are really not worms at all. silk worms are the
larvae of ‘bombyx mori’ moths and silkworms are
actually domesticated insects.
to china, the silkworm does not longer exist in the
wild, after so many centuries of inbreeding the
silkworm is incapable of flight, mates quickly after
emerging from its crysalis, and dies a day or so
after laying its eggs.
boom illustrates the several stages of sericulture,
which begins with hatching silkworm eggs ...
An ounce of silkworm eggs yields about 35,000 worms,
during gestation, which lasts approximately three
weeks, the eggs must stay between 25 and 31 °C, in a
tray with high humidity.
As they hatch, each of the tiny creatures must be
carefully moved to a ‘petri dish’, a circular flat
bamboo tray, to be fed with fresh mulberry leaves
several times a day.
When the baby silkworms emerge from their eggs, they
are really tiny, about the size of a lowercase ‘i’,
and almost black. From the moment they emerge they
start eating with an enthusiasm that never abates.
When design boom entered the farmer’s household we
could hear them constantly chewing. The worms are
protected from harmful flying insects by wrapping
the trays in homespun cotton.
The newly born silkworm only eats mulberry leaves. a
silk farmer must have a ready supply of mulberry
leaves and fruits close at hand, even one missed
feeding can kill the sericulture. there are times of
the year when the mulberry leaves are not around...
continued food shortages can decrease the quality of
silk any survivors make.
If there are shortages anyway, lettuce makes a
decent emergency dish, as long as it is well-washed
(pesticides kill) and dried thoroughly.
Despite revolutionary changes in methods of
manufacture, the ultimate basis of silk remains the
tiny, inconspicuous-looking silkworm and the most
critical period in silk production comes during the
silkworm’s brief life span of around 20/24 days.
Nearly all silkworm-producing moths belong to the
family ‘bombycidae’, of which one member, ‘bombyx
mori’ is responsible for most of the world’s silk.
At the beginning every few days, the worms need to
be moved to a clean tray with fresh food.
Members of the farmer’s household must spend a
growing amount of time to their bamboo trays, also
because silkworms produce quite a lot of excrement
and cleaning the trays is not a job for the
They continue feeding and moving the silkworms,
dividing the colonies when the silkworms are too
large or hungry for the numbers in that tray. by the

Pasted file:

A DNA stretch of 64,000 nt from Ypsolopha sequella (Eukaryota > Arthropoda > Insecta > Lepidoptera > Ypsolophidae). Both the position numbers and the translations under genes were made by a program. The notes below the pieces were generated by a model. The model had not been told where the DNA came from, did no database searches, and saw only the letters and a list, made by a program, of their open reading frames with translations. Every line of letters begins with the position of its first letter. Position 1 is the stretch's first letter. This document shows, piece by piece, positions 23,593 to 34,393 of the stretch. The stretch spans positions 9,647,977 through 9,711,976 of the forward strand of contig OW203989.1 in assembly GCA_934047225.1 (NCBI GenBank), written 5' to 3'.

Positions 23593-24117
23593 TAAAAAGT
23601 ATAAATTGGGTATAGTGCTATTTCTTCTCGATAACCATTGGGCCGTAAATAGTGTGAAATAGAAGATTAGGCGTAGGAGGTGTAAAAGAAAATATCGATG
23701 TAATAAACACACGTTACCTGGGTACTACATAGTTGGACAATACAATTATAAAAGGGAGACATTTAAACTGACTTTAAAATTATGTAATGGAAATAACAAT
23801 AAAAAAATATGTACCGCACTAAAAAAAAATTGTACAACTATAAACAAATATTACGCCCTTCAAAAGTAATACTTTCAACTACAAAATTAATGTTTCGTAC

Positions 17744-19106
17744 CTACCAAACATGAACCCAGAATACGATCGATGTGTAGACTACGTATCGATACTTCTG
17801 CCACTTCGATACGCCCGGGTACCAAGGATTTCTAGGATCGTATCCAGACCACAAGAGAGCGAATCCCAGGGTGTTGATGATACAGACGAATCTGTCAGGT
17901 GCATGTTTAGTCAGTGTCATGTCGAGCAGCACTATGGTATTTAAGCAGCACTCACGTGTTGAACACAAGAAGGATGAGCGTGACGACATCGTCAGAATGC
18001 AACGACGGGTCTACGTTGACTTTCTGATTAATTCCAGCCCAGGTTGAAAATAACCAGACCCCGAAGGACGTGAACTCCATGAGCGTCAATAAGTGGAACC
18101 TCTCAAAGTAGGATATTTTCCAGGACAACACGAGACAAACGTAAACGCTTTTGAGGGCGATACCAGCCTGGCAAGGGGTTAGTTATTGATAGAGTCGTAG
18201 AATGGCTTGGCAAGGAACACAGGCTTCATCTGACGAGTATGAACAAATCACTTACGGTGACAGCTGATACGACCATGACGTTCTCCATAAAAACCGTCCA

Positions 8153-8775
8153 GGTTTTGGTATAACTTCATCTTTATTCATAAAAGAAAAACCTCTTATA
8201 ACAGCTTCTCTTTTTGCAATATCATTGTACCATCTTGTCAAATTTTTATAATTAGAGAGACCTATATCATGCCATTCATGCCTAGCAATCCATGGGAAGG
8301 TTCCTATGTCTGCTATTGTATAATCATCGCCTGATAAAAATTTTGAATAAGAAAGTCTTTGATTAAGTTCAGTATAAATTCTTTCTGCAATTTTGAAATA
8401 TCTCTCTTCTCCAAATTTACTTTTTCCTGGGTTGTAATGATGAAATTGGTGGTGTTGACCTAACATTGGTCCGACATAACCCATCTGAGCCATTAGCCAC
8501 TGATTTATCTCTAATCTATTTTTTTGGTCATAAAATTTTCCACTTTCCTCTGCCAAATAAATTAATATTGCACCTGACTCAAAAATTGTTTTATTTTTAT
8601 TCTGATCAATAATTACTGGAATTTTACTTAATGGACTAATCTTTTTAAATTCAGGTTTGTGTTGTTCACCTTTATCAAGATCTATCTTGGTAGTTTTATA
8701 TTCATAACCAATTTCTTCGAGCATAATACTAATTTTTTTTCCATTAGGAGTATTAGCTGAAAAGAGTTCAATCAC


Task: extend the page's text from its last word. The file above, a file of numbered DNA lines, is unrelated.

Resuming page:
fourth week, the largest of the silkworms will be
more than 5 cm. long, fat, and hungry enough that
they need to be fed every day.
An easy test confirms their readiness to cocooning.
the farmer picks them up and looks between their
rear pair of legs, from the underside. if there is a
gray mass there, the caterpillar isn't quite ready,
but if it's milky and translucent, the silkworm has
pooped its last and is definitely ready.
The worms suddenly stop eating and raise their heads
- another sign that they are ready for the
all-important job of spinning cocoons.
At that stage they are removed from their feeding
The ‘bombyx mori’ worms are now inserted in a
specially woven circular bamboo scaffolding, which
will make the cocoons more uniform in shape and
easier to collect.
Again, worms are protected from harmful flying
insects by wrapping the trays with fine nets. There
seems to be always a few dead silkworms in each
While a dramatic
increase in the mortality rate is reason for
concern, silkworms are insects, and farmers can
expect that less than half of the silkworms will
reach full maturity.
Each silkworm now doubles itself up on its back, and
by contracting secretes, from an opening under its
mouth, a steady stream of liquid silk, coated with
sericin, which hardens on exposure to air.
They're starting to lay
out the support strands for their cocoons, although
they may not yet be serious about cocooning.
Some of the larger caterpillars are climbing the
walls of the tray (they've done this before, to shed
their skins, but this time their heads are pointing
toward the lid) and the busy silkworms are guided by
figure of eight movements of their heads, to dispose
the liquid silk in layers, forming the cocoon.
After some 36 hours, the worms are sealed within a
yellow cocoon, embarked on the process of
metamorphosing into a moth.
The worms have spun thousands of gossamer little
The satisfactory cocoons are now in a clean tray.
see the lustrous, golden color. Care must be taken
not to damage them when removing from the old trays.
The entire process, from
silkworm egg to complete cocoon, takes about
twenty-five days. Silk worms transform themselves,
inside the cocoon, into a chrysalis and then into a
Most of the cocoons are used for the next step in
silk making but some of them leave the cocoon as a
butterfly. it usually secretes a liquid onto the
silk threads to dissolve them, so it can emerge.
The new moths must be
moved to another tray so the mess they make while
mating and laying eggs doesn't get all over the
hard-earned silk cocoons. The males (small) will die
once the deed is done, while the females will stick
around to lay about 200 - 300 eggs each.